Modernizing inspection at slaughterhouses – Bonnie Buntain, UCVM

UCVM|News

Bonnie Buntain, a professor of ecosystem and public health in the Faculty of Veterinary Medicine, has been in the news a lot lately talking about XL Foods and the biggest beef recall in Canadian history.

Eleven people in four provinces have become ill from E. coli that’s linked to beef from the XL Foods plant in Brooks, Alta.

Buntain, the former chief public health veterinarian for the Food Safety and Inspection Service in the U.S. Department of Agriculture, has been asked by a number of media outlets to explain the process of a recall and try to answer how it happened in the first place.

But she’s also been asked to help the Canadian Food Inspection Agency (CIFA) work toward modernizing food inspection processes across the country. As an academic member of CIFA’s expert advisory committee, Buntain is heading to Ottawa this week for an expert advisory committee meeting to discuss progress toward inspection modernization.

As part of her work for the CFIA, Buntain has spent much of the last year studying inspection processes in the U.S. Australia and New Zealand.

“You cannot physically inspect or test safety into a food product,” she says. “You have to have preventative systems and the plans that the CIFA has for modernizing the inspection system really starts moving in that direction.”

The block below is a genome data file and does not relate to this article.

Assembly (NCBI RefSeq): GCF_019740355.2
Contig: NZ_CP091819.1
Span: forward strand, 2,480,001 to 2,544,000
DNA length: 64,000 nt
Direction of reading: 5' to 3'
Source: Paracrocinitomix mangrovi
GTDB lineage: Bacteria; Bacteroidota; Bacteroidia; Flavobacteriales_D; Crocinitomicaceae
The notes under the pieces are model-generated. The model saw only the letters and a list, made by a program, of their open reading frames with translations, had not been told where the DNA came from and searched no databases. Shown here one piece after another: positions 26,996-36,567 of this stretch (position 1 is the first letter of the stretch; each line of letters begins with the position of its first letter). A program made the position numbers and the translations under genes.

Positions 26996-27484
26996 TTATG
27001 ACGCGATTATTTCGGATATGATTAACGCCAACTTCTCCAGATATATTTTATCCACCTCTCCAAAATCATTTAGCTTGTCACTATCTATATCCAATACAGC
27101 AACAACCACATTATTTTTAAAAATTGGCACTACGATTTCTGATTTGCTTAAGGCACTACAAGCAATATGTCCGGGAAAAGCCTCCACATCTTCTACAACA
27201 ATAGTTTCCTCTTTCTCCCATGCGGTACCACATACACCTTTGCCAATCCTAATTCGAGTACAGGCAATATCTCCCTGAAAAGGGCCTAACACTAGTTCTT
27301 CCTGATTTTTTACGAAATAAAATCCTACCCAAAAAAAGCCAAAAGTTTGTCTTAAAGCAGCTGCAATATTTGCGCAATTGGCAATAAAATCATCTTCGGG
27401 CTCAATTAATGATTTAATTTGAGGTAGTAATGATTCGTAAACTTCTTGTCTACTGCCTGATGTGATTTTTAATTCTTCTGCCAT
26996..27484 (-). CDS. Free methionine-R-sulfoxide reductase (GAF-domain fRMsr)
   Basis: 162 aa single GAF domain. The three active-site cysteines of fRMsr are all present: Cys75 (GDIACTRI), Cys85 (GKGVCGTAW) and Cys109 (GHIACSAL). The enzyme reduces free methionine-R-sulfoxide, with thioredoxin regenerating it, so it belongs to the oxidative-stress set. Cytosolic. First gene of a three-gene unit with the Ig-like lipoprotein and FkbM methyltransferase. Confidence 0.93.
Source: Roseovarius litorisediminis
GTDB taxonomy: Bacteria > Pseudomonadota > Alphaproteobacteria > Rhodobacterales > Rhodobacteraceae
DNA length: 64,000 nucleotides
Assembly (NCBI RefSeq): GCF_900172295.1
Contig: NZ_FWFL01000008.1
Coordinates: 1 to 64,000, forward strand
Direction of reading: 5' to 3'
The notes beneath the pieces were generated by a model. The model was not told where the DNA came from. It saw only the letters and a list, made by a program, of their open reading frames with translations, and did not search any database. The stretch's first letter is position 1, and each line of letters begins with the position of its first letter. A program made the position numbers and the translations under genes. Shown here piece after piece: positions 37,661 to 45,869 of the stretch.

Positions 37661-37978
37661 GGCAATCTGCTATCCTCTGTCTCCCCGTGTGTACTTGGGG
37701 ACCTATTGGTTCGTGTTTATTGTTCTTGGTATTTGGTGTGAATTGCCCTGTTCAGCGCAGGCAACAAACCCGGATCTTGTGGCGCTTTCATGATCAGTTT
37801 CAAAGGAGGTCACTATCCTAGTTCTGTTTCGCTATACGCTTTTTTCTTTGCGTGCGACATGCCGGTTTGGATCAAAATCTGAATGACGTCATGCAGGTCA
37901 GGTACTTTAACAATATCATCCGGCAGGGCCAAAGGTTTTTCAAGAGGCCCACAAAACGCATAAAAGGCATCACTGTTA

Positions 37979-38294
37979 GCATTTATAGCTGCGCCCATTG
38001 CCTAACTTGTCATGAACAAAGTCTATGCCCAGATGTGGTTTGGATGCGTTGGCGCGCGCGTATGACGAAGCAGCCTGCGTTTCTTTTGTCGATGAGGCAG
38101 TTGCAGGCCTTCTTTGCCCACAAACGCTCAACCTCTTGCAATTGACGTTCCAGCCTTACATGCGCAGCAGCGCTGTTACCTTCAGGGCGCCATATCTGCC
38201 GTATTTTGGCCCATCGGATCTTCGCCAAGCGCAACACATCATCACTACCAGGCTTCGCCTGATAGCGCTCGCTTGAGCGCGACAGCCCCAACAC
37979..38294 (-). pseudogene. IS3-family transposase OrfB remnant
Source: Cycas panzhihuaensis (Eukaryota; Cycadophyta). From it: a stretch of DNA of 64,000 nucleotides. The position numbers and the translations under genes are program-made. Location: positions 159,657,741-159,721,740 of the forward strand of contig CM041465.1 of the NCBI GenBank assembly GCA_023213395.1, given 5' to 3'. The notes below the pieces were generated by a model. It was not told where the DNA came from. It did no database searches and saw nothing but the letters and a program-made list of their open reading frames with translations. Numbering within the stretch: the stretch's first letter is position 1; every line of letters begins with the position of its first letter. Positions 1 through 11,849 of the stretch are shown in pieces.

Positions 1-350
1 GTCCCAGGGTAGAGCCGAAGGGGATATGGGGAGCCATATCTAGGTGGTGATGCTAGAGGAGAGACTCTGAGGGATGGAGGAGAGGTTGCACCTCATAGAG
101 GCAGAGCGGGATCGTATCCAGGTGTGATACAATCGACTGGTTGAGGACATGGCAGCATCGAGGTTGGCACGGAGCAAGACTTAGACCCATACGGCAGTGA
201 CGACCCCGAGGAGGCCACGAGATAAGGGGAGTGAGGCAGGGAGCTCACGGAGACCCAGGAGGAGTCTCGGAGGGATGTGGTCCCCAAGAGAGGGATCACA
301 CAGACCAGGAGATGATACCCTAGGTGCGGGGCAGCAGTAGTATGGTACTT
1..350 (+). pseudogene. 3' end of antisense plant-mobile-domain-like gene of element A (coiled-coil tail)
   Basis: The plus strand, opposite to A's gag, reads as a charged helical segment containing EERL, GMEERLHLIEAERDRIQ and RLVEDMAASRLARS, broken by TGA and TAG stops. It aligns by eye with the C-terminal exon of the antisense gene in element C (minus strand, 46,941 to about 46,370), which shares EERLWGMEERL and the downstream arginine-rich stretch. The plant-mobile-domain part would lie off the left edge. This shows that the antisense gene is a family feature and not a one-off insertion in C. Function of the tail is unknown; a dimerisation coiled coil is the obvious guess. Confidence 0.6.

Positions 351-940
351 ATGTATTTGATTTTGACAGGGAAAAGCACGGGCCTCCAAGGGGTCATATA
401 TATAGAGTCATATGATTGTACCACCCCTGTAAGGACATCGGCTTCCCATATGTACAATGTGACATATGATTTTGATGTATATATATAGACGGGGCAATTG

Over the last few weeks, Buntain says she has been asked a lot of questions from journalists about the recall work, and specifically who is to blame for people getting sick.

“I really stress the ultimate responsibility to produce safe food lies with industry,” she says. “The government’s role is to oversee and verify and make sure that industry is doing what they said they were doing in their safety plan, and also to meet the regulatory requirements for interprovincial and foreign export.”

Buntain says the XL Foods recall has highlighted deficiencies in the current system, including the importance of record keeping and the ability to trace a product through the food distribution system.

“Hopefully, the lessons learned can be incorporated into modernizing the CIFA inspection system,” she says, adding the events of the last few weeks will most definitely be discussed in the classroom.

“We will intend to use this case for teaching public health and food safety in the vet school for sure.”